“As the Octogenarian of Omaha points out – there is very little gold in the world. It would in fact fit into a couple of full size swimming pools. This scarcity is exactly what makes it valuable.
“So as the European and US debt crises continue to unravel in the coming months and years, and more and more Euros and Dollars are printed to plug the shortfalls, gold’s scarcity will be more and more valuable.
“So next time you are saving money up to buy some ‘shelter, food or efficient clothing’, buy some gold to do it with.
–The Wells report concludes that:
“Gold is a commodity that should be held as a part of a larger, diversified allocation to commodities that is frequently rebalanced. We do not believe that gold should be utilised as a cash-equivalent, no matter how enticing the price returns have been in recent months.”
–It’s clear Wells thinks gold is an investment speculation. That’s why they think it’s in a bubble. If the Wells’ bankers treated gold like money, not a financial asset, perhaps they’d allocate a lot more of their cash to it. But oh well.
—On the subject of asset allocation, we return to yesterday’s question of whether the Australian funds management fraternity is prepared for an era of lower Chinese growth. The answer is a resounding “No!”, according to what we’ve found so far. But you decide for yourself.
–Our premise is that there are two big drivers of share market returns. The expansion of the global credit bubble – which has driven capital to the Aussie investment market. And China – the source of real earnings growth for the bulk of the non-financial companies on the ASX. The equity market grows when credit expands and China grows. (China’s rise itself also being a by-product, in a roundabout way, of global credit growth.)
–Australians are probably over-invested in growth assets. But you wouldn’t have seen a problem with that in the last two years. According to a recent study of global assets under management by the Boston Consulting Group (BCG), global assets under management (AuM) by financial firms have grown by $9 trillion since the end of 2008 to hit $121.8 trillion.
–BCG concluded that:
“[T]he strong performance of the financial markets accounted for the lion’s share (59 percent) of the growth in AuM. Its impact was amplified by the ongoing reallocation of wealth. From year-end 2008 through 2010, the share of wealth held in equities increased from 29 percent to 35 percent.”
–Ah yes. In 2007 and 2008 investors fled to cash. But once the smoke cleared from the rubble of the Lehman Brothers collapse, investors did about the only thing they could with interest rates low, they bought stocks and risky investments.
–Australia did okay because of this. But not as well as you might expect. “Total wealth grew in Australia at a slower pace than anywhere else except Western Europe last year but the number of millionaire households surged”, according to an article in the Australian, which quotes the BCG study.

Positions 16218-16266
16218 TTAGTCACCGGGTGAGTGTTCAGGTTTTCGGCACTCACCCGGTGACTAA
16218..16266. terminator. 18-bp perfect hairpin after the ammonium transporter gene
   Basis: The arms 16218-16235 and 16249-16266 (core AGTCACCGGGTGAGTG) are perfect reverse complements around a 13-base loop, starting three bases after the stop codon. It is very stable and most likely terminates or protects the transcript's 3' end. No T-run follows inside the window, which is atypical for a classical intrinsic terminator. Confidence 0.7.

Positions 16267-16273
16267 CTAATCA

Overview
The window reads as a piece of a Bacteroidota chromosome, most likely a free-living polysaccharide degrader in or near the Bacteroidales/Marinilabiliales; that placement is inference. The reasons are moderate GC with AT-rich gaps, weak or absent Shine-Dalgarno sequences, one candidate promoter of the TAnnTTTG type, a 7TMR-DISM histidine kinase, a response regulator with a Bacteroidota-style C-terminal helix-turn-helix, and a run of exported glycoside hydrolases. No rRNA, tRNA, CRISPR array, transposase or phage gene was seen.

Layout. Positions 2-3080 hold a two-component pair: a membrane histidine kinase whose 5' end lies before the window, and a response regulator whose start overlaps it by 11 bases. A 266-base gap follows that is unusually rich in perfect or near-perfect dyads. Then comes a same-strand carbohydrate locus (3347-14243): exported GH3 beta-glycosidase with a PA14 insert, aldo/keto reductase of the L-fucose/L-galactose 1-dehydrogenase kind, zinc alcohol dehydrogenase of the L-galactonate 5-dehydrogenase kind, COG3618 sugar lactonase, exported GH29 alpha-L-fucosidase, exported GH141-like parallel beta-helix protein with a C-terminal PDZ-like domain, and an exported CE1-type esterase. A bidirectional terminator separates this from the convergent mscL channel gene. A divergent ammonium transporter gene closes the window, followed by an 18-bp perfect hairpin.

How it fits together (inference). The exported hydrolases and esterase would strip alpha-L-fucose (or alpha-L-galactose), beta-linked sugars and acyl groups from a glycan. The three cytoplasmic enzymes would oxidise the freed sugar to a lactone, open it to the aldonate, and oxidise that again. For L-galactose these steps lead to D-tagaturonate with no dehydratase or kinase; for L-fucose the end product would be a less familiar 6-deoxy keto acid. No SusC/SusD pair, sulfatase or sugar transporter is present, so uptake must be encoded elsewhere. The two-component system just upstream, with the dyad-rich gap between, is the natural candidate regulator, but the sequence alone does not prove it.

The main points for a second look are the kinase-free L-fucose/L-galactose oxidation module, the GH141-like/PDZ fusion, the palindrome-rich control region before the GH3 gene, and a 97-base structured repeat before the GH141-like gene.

“Australian wealth increased by only 5 per cent to $US2.34 trillion last year, compared to the global average increase of 8 per cent…BCG’s head of financial services practice in Australia, Matthew Rogozinski, said Australians’ high exposure to equities through superannuation meant wealth fluctuated more than in other countries.”
–Ah yes! The high exposure to growth assets via super. The trouble, as near as we can gather, is that the default super fund option has a very high allocation of assets to shares, both Australian and global. We’d argue that this is a general bias toward growth in the default asset allocation of most Australians that exposes them to a big decline in growth. And a big credit depression in Europe in America coupled with much slower growth in China is the “big decline” we’re talking about.
–A chart courtesy of Australian Super will illustrate the point nicely. This is how assets are allocated the default “balanced growth” fund most Australians are automatically put in. It allows for some variability depending on the reading of other factors. But for the most part, it’s heavily biased toward shares, and shares are quite naturally heavily biased toward growth.
Source: Australian Super
–Our point is that there’s nothing really balanced about this, given the current global conditions. Another pie chart from an ASX article on the subject makes the point even more dramatically. In the example below, shares make up 47% of a “balanced” portfolio while “fixed interest and high yield income” make up 30%.
–Now, portfolios and asset allocation strategies are highly personalised affairs. They vary depending upon your age, your income, your objectives, your tolerance for risk, and many other factors. But surely one of those factors would be the macro-economic environment. Wouldn’t it?
–We’re working on a model assets allocation strategy that correlates with our despairing world view. It will probably have a much higher allocation to cash and precious metals. It won’t get rid of an allocation to aggressive growth stocks (especially precious metals and energy stocks). But we wouldn’t call it balanced.
–In fact, that’s part of the problem. The idea that you can build wealth in a balanced way through a uniform asset allocation strategy is crazy. A sound portfolio would rebalance assets annually. That’s a nod to the fact that none of us can predict the future and you don’t want to have all of your wealth concentrated in one asset class, or in one risk.
–But what assets should you really have in your portfolio if we’re entering a credit depression? Will stocks generate the same returns over the next 20 years as they have for the last 20 years? You’d think not, given that global credit is due to contract in the years ahead, not expand like it did for the last 20. Stay tuned…
Markets and Money Australia